There are risks to consider as well when forgoing the benefits of modern technology. Manzen pauses for a moment and says, ‘Then there are accidents and acts of God. We use a wooden distiller, which can be quite dangerous. If you don’t maintain it properly, it could explode. And actually, people died due to accidents like that back in the day. Some people say we shouldn’t use a wooden distiller, but it’s such a rare thing to have and I knew that gas slowly escaping from the cracks creates a mellow and rounded shochu. So, I decided to stick to that. And keep the old-fashioned way of doing everything. That’s really what the essence of Manzen shochu is.’

Drinkable to the End

There was a time when shochu was the drink of choice for older men, who would gather in bustling izakaya pubs after work to knock back cheap drinks. Manzen reflects on this time saying, ‘Back in the day, I would go to banquet halls, and they would have unfinished shochu cups all over the table. The warm shochu had gone cold people left them. Loads of them all lined up. I mean, I couldn’t stand to see that – whether it’s warm, room temperature, or cold I had it in my head to make a shochu that could be drunk to the last.’

Times have changed and two subsequent resurgences in the popularity of shochu have introduced the classic spirit to a wider and younger audience. Manzen reflects on when he first introduced his handcrafted shochu to the market saying, ‘When I first started out it wasn’t the shochu boom or anything. We were in a situation where we literally didn’t know if it would sell. I thought if we could make 10,000 bottles, maybe we could sell them in the shop. I was thinking maybe we could get by with that. It turned out some very specialist liquor stores from around Japan came down here and chose the shochu they wanted to sell. We started off with 13 members originally and explained to them about our location, the whole process of making our shochu, and now we finally made it to a position where it’s sustainable.’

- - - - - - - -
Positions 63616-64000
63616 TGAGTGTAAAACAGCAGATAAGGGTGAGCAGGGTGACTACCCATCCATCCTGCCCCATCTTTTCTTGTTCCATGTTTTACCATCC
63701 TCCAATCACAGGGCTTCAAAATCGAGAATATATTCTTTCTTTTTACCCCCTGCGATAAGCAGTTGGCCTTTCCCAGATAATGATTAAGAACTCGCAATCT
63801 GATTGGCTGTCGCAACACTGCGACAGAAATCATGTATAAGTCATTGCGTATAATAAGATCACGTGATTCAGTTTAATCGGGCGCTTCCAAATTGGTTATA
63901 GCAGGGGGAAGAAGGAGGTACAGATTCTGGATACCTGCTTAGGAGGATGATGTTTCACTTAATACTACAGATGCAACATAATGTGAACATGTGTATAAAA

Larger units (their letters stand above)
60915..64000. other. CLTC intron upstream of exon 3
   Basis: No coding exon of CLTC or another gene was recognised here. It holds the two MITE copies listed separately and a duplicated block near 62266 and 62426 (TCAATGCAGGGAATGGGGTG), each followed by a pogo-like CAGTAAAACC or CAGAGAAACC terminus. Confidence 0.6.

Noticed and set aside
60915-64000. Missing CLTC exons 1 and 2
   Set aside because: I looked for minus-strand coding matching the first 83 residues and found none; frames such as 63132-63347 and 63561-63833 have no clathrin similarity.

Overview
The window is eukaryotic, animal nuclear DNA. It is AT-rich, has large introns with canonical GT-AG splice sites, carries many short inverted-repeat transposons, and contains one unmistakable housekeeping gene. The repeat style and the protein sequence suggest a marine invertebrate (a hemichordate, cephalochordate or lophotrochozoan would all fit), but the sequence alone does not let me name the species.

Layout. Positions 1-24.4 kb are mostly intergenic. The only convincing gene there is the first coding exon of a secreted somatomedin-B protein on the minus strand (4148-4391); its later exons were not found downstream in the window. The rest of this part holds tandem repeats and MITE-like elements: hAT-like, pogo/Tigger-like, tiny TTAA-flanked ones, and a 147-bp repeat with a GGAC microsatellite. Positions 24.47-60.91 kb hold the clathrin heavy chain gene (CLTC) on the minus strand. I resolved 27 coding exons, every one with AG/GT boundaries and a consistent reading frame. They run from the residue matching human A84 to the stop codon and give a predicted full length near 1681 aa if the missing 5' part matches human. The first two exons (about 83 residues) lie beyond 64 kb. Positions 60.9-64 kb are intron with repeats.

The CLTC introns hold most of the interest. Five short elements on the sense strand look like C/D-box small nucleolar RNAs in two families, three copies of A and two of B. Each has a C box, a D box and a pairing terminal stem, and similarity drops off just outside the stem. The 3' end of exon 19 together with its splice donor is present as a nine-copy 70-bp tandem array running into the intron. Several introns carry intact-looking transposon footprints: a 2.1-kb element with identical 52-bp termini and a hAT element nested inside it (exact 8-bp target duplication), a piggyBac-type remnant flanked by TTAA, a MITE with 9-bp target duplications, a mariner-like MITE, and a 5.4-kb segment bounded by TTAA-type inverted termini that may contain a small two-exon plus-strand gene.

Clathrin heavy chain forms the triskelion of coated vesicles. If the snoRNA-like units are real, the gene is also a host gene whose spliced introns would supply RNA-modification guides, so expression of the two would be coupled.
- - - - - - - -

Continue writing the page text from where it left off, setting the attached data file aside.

Shochu in Hawaii

Shochu is still not really widely known abroad, but it has been developing a solid fan base among alcohol aficionados in recent years. Manzen recalls the story of one enthusiastic shochu fan who wanted to distil shochu in his native Hawaii.

He says, ‘Ten years ago now, I think, a young man came to our brewery saying he wanted to make shochu in Hawaii. Before coming to us he went to another distiller, but they refused to teach him. He was on the verge of giving up and going back home. There’s actually another company we work with who recycle the waste from the shochu making process. He worked in their factory for a while because nobody would teach him how to make shochu. The driver of one of the trucks that come to pick up the waste brought this guy along without asking permission first and told him there’s a distillery that might help him out. I was just starting up at the time and didn’t have the means to hire people. I turned him down, but he kept coming back over and over.’